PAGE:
Its ironic that Maytag leaving the US to go to Mexico is controversial, while at the same time if Maytag stayed where they were and hired illegal aliens from Mexcio to work at the plant, neither the Democrats or the Republicans would say a word-that'd be "racist."

Unless the United States socializes private business and forces them to stay here, how can we as a nation make our major corporations stay?
How much of business leaving has to do with unreasonable EPA restrictions, racial preferences in the workplace, lawsuits and crooked unions?
How come the newsnetworks screech about "outsourcing" but rarely say a word about "insourcing"-500,000-700,000 Illegal aliens a year coming into the US and taking American jobs?
I hear Kerry and Edwards running their mouths off about outsourcing, but I've yet to hear either of them offer up a solution.
If the Republicans are supposed to be so "business friendly", how come under a Republican administration so many businesses are going overseas?
I also wonder, as much as we complain about businesses going overseas, how many Americans are employed by businesses based overseas that are outsourcing in America?

I admit I have no answers, only questions, hopefully someone wiser than me can clear this all up.






Simple...

Production is a LIABILITY not an ASSET. You don't make money producing products, you make money selling them....

The GOP is not concerned about outsourcing because it helps American companies be competative and helps the economy. More efficiency, stable prices, etc...

Also, since most of the revenue generated by a product is made AFTER the product leaves the factory, that still happens here in the USA...

The money comes home here anyway...

What the problem is, is that you cannot expect to make money doing a 2nd or 3rd world job in a 1st world economy.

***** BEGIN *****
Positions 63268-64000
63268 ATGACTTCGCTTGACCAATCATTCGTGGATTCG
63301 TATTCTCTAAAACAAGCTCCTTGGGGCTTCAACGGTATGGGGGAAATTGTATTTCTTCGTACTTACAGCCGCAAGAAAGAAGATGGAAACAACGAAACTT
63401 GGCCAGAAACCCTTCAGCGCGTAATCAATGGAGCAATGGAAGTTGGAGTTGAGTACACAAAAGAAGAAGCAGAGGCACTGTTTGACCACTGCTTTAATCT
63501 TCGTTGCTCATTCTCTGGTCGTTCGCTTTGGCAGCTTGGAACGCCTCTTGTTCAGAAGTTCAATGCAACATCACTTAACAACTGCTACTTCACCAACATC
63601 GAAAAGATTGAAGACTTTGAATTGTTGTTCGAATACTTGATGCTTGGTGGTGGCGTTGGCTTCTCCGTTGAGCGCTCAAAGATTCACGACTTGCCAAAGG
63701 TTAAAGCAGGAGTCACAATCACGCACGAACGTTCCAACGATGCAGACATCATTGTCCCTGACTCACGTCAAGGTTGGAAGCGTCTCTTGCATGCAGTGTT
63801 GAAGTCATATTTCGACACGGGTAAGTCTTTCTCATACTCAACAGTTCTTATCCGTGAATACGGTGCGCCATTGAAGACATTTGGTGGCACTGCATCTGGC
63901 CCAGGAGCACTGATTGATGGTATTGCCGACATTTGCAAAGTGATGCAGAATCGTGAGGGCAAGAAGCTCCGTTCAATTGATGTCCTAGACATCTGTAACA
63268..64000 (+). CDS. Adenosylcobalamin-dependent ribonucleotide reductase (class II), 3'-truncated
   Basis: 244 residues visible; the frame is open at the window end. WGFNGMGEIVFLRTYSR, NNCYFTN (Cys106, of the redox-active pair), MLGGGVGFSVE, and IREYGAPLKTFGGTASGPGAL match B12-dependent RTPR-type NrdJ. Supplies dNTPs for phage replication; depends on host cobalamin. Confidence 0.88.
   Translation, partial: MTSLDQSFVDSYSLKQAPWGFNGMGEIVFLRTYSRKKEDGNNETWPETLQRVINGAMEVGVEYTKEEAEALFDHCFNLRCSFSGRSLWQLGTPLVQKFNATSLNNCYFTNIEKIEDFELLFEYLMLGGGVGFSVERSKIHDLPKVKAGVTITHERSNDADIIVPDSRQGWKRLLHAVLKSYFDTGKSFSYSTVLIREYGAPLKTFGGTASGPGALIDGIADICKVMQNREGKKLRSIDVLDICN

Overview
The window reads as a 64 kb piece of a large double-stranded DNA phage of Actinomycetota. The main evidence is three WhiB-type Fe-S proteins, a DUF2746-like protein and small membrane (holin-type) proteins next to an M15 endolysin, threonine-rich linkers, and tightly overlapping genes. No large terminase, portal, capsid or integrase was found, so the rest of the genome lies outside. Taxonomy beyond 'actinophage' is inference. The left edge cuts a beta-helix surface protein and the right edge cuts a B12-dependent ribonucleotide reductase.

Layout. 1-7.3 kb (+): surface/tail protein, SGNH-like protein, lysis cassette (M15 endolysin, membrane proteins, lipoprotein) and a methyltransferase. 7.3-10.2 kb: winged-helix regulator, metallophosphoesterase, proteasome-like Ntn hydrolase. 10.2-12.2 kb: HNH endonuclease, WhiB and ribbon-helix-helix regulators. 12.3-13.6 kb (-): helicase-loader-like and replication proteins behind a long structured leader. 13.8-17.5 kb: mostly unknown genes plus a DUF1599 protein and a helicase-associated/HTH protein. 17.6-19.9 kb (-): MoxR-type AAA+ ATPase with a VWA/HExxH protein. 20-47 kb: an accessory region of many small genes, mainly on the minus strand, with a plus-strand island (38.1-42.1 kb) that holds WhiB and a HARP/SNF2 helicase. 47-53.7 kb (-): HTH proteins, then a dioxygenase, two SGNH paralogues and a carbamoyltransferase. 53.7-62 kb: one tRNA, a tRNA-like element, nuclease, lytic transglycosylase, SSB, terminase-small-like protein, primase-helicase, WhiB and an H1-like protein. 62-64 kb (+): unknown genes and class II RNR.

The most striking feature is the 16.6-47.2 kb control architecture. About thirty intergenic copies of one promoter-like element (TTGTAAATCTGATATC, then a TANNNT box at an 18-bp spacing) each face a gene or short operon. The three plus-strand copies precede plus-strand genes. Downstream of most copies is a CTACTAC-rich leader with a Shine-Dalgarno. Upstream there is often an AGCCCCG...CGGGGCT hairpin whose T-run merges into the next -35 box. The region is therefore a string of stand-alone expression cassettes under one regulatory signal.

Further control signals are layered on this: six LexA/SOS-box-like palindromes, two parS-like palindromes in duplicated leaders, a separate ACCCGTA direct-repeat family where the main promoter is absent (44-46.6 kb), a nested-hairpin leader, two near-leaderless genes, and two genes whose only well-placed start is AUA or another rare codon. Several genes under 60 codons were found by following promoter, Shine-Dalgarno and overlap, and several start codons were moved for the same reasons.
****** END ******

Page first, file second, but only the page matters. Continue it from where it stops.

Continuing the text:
Manufacturing is the business of developing economies, and we are leaving the phase where it is economically viable.

The value of the jobs that are leaving is less than the cost of living. If you pay inflated wages, you do not 'help' workers, you simply create inflated prices...

Remember:

A company never actually pays a dime in texes, provides a single dollar of benefits, or pays a single day of wages.

Their CUSTOMERS do all of the above, when they pay the price of the product.

IF any expense, including those, goes up, the CUSTOMER pays for it, not the 'rich company'...

Now, that's a different perspective, eh?
Link Posted: 9/7/2004 7:47:42 PM EST

Originally Posted By anothergene:
Got to pay the stockholders, workers and america be damned.
Also, some CEO got a hefty bonus...looks like another lose-lose situation to me!
Meet the new Maytag man...Pedro.



That's right... The law says that a company is responsible to it's owners... Period...

Corporations do not exist to 'pay a living wage' or whatever socialist BS you have bought into...

They exist to make money for their owners...

If I owned a company and found out my manager was spending MY money to 'take care of' his employees above and beyond what the going market value of their services was, instead of investing it to grow the economy, I'd be pissed too...

Remember, companies exist to make money for stockholders, that is the ONLY reason!

'night, pinko...
Link Posted: 9/7/2004 7:50:20 PM EST

Originally Posted By Pangea:
The Mexicans can't possibly build them any crappier than the one I got. POS!



The Mexican worker can be replaced in a heartbeat if his work is crappy unlike the American Union worker. Quality may very well go up! Planerench out.
Link Posted: 9/7/2004 7:51:02 PM EST

Originally Posted By Va_Dinger:

Originally Posted By Wobblin-Goblin:
It's pretty hard to justify keeping a big, labor intensive business in the US anymore. Too many people want the following:

1. OSHA workforce regulations
2. Clean Air regulations
3. Clean Water regulations
4. Unemployment compensation
5. Employer-provided healthcare
6. Workers Compensation

Mexico has virtually none of the above to get in the way of making money, in addition to paying employees much, much less than their American counterparts.

It's amazing that ANYTHING is made in America anymore. We've made it so hard to make money.



Odd, I see companys making very good profits moving to Mexico all the time. I wonder if you will feel the same way when its YOUR job.



Turn it around...

Immagine it's YOUR investment that could be doing 20% better if only the CEO would get his pinko-commie ass to Mexico or China...

Wouldn't you be pissed?

'Job Security' is obselete.

As Bush says, the days of one company, one job, your whole life are gone. It's time to adjust...